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Just like their nickname implies, tweens are caught in a middle ground between childhood and adolescence. From ages 10 to 12, children are old enough to crave independence and privacy, and yet too young to make many important decisions on their own. As puberty hits, their bodies are in an in-between state, too.
Don't let their desire for distance fool you: During this time of tremendous growth and change, tweens need parents more than ever. From social challenges to dating, children may be facing brand-new challenges that require your guidance and understanding. Learn how to support your son or daughter during this challenging, dynamic stage.
In a word: change. Puberty, starting with the development of sex organs and pubic hair, begins as early as ages 10 to 12 for boys and ages 8 to 10 for girls. New hormones may come with roller-coaster moods. Their brains are undergoing a period of rapid maturation, too. Your tween may approach problems with more logic and start developing stronger opinions even as they sometimes act impulsively—the part of their brain governing self-control isn't fully formed until later.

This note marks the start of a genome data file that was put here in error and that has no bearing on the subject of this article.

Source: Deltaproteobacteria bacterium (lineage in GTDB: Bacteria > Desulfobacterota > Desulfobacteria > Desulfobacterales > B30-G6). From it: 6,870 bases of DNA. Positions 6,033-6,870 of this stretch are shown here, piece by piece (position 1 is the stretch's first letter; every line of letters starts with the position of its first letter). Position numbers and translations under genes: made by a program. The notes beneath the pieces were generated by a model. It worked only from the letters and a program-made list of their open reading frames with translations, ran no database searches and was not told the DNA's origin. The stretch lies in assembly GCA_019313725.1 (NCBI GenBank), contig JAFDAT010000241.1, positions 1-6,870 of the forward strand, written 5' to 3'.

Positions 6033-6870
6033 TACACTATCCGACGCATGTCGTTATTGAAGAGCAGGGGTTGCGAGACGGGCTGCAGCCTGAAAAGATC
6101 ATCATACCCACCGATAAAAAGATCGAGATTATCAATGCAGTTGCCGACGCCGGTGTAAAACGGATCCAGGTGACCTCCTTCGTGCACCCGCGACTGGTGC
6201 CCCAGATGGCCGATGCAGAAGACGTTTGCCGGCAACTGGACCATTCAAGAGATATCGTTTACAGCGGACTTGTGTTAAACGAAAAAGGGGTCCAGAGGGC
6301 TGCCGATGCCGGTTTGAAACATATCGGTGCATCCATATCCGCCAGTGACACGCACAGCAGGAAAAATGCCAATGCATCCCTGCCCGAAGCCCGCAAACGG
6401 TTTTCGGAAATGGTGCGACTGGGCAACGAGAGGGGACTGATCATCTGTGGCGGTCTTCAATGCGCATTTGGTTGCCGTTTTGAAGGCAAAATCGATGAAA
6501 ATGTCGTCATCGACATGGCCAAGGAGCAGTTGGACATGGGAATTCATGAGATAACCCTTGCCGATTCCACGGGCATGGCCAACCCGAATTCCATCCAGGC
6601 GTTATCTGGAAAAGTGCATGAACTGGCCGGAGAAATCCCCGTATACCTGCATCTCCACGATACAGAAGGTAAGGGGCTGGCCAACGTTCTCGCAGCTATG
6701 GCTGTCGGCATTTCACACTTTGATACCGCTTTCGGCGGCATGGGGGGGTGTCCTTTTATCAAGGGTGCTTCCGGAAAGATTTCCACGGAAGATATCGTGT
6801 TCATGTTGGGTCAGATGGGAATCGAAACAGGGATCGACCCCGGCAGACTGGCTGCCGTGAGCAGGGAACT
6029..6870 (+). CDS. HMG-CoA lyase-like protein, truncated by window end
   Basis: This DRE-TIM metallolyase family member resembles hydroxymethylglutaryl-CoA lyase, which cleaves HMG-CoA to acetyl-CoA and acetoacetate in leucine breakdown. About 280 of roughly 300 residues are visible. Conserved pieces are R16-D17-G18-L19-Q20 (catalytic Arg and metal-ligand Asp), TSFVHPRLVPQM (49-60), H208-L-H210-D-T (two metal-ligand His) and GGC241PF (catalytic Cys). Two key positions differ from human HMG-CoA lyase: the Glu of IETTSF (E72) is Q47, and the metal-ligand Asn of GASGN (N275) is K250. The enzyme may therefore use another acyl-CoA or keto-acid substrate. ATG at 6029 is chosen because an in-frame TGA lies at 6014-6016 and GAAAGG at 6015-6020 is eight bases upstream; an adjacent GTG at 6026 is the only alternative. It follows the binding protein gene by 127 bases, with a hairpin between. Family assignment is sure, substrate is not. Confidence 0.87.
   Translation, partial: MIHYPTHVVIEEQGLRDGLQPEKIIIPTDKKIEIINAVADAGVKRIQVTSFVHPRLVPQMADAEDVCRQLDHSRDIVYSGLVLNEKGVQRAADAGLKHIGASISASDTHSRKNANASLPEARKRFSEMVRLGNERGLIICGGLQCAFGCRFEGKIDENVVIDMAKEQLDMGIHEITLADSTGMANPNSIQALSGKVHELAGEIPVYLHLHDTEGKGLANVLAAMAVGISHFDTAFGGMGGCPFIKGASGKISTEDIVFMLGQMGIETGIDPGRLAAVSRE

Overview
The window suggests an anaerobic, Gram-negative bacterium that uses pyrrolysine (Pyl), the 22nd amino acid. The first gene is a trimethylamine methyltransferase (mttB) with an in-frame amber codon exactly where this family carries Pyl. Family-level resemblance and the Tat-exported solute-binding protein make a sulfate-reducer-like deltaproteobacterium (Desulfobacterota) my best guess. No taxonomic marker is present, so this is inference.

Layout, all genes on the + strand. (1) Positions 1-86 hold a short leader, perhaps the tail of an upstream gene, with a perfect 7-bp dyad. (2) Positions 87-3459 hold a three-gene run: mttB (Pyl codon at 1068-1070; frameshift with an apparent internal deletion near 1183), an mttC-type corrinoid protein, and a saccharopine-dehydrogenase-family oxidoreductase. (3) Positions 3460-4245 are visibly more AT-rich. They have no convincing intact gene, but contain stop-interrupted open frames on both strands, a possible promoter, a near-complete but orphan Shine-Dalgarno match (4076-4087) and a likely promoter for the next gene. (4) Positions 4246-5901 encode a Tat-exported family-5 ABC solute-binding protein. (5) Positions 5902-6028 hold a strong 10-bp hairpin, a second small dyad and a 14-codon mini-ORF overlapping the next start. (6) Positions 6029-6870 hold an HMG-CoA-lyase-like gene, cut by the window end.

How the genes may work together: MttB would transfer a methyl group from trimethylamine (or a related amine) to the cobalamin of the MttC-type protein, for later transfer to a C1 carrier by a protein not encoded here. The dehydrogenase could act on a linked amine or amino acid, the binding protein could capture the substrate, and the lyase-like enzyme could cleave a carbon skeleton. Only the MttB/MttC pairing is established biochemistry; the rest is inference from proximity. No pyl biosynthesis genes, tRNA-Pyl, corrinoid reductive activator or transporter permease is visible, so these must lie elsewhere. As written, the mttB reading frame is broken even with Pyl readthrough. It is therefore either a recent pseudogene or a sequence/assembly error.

Some tweens like sports, others appreciate the arts, but nearly all gravitate toward some form of digital entertainment. A recent survey found that tweens log an average of four-and-a-half hours per day watching videos, playing games, and interacting on social media. The impulse to be online is tied to their skyrocketing social awareness. Tweens crave connection with friends more and more, so it's good to give them plenty of opportunities to socialize, offline or on.
According to a Pew Research Center survey, 61% of tweens and teens feel pressure to get good grades. Meanwhile, 29% worry about their appearance and 28% are concerned about fitting in socially. Offering to talk to your tween about their worries will give them comfort, even if they don't always come to you with their problems.